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1 Burnside Sociology- Urban Studies City Specific

Detroit City Is the Place to Be: The Afterlife of an American Metropolis

by

Detroit City Is the Place to Be: The Afterlife of an American Metropolis Cover

 

Synopses & Reviews

Publisher Comments:

Once Americas capitalist dream town, Detroit is our countrys greatest urban failure, having fallen the longest and the farthest. But the citys worst crisis yet (and thats saying something) has managed to do the unthinkable: turn the end of days into a laboratory for the future. Urban planners, land speculators, neopastoral agriculturalists, and utopian environmentalists—all have been drawn to Detroits baroquely decaying, nothing-left-to-lose frontier.

With an eye for both the darkly absurd and the radically new, Detroit-area native Mark Binelli has chronicled this convergence. Throughout the citys “museum of neglect”—its swaths of abandoned buildings, its miles of urban prairie—he tracks both the blight and the signs of its repurposing, from the school for pregnant teenagers to a beleaguered UAW local; from metal scrappers and gun-toting vigilantes to artists reclaiming abandoned auto factories; from the organic farming on empty lots to GMs risky wager on the Volt electric car; from firefighters forced by budget cuts to sleep in tents to the mayors realignment plan (the most ambitious on record) to move residents of half-empty neighborhoods into a viable, new urban center.

Sharp and impassioned, Detroit City Is the Place to Be is alive with the sense of possibility that comes when a city hits rock bottom. Beyond the usual portrait of crime, poverty, and ruin, we glimpse a longshot future Detroit that is smaller, less segregated, greener, economically diverse, and better functioning—what could be the boldest reimagining of a post-industrial city in our new century.

Detroit City Is the Place to Be is one of Publishers Weekly's Top 10 Best Books of 2012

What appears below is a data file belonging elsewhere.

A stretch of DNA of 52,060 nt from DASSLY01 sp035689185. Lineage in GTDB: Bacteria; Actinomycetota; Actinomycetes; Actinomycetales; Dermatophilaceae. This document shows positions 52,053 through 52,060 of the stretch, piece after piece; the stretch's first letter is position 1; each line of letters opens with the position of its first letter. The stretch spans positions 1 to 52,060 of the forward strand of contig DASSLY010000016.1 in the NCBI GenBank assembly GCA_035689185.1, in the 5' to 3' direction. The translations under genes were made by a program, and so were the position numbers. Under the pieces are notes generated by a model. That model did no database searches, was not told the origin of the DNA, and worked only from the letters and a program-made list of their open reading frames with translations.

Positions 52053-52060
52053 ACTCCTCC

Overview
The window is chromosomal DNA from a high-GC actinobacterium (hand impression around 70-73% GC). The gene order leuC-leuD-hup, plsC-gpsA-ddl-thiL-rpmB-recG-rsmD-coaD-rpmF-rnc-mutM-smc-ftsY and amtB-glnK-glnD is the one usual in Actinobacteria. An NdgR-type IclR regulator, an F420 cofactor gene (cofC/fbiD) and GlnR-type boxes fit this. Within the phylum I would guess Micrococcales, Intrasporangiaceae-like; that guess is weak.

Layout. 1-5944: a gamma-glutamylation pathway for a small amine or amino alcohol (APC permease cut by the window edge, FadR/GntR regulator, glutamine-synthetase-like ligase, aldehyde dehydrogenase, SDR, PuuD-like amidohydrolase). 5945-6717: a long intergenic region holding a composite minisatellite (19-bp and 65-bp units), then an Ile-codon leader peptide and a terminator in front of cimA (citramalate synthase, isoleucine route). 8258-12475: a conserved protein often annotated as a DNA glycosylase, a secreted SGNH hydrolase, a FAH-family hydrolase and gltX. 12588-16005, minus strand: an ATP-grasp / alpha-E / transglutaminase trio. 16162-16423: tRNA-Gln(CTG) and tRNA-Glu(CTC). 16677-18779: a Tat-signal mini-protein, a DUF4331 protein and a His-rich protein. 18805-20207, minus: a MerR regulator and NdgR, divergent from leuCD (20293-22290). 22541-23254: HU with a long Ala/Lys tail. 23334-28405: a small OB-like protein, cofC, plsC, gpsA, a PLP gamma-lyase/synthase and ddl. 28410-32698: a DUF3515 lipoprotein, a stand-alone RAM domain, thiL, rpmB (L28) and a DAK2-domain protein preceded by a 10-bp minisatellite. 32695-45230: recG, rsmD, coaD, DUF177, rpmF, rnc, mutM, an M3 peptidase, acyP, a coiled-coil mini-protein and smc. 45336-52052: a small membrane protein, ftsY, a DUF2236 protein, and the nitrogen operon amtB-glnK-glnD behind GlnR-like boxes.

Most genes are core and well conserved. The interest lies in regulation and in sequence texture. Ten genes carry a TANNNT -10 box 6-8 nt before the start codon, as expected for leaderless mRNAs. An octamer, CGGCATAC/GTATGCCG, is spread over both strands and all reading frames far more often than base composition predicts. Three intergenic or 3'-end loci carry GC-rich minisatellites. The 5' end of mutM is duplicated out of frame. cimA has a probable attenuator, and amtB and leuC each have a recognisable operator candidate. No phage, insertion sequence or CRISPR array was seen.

Review:

"Novelist and Rolling Stone contributing editor Binelli's first nonfiction book is a nuanced portrait of a once-great American industrial city that decades ago fell into decay, but which is, as of late, experiencing a ray of hope. As fascinating as Detroit's current, tentative renaissance is, Binelli masterfully provides a broader story, a 300-year tour through the formerly wondrous and now wondrously devastated metropolis. A child of suburban Detroit, Binelli (Sacco and Vinzetti MustDie!) astonishes with spot-on research, fluid prose, and a discerning eye for the peculiar, including reports of early French frontiersmen and late ‘60s rock revolutionaries, the MC5. The author immersed himself in Motor City culture while writing the volume. From Henry Ford's auto and steel boom and the race riots of the 1960s and early ‘70s to the dark ages of widespread crack addiction and the current resurgence led by enterprising idealists, urban farmers, and DIY go-getters, Binelli offers a wildly compelling biography of a city as well as a profound commentary on postindustrial America. Photos. Agent: Jim Rutman, Sterling Lord Literistic. (Nov.)" Publishers Weekly (Starred Review) Copyright PWxyz, LLC. All rights reserved.

Synopsis:

Detroit City Is the Place to Be is one of Publishers Weekly's Top 10 Best Books of 2012

Once Americas capitalist dream town, Detroit is our countrys greatest urban failure, having fallen the longest and the farthest—and, finally, into the largest municipal bankruptcy in U.S. history. But the citys worst crisis yet (and thats saying something) has managed to do the unthinkable: turn the end of days into a laboratory for the future. Urban planners, land speculators, neopastoral agriculturalists, and utopian environmentalists—all have been drawn to Detroits baroquely decaying, nothing-left-to-lose frontier.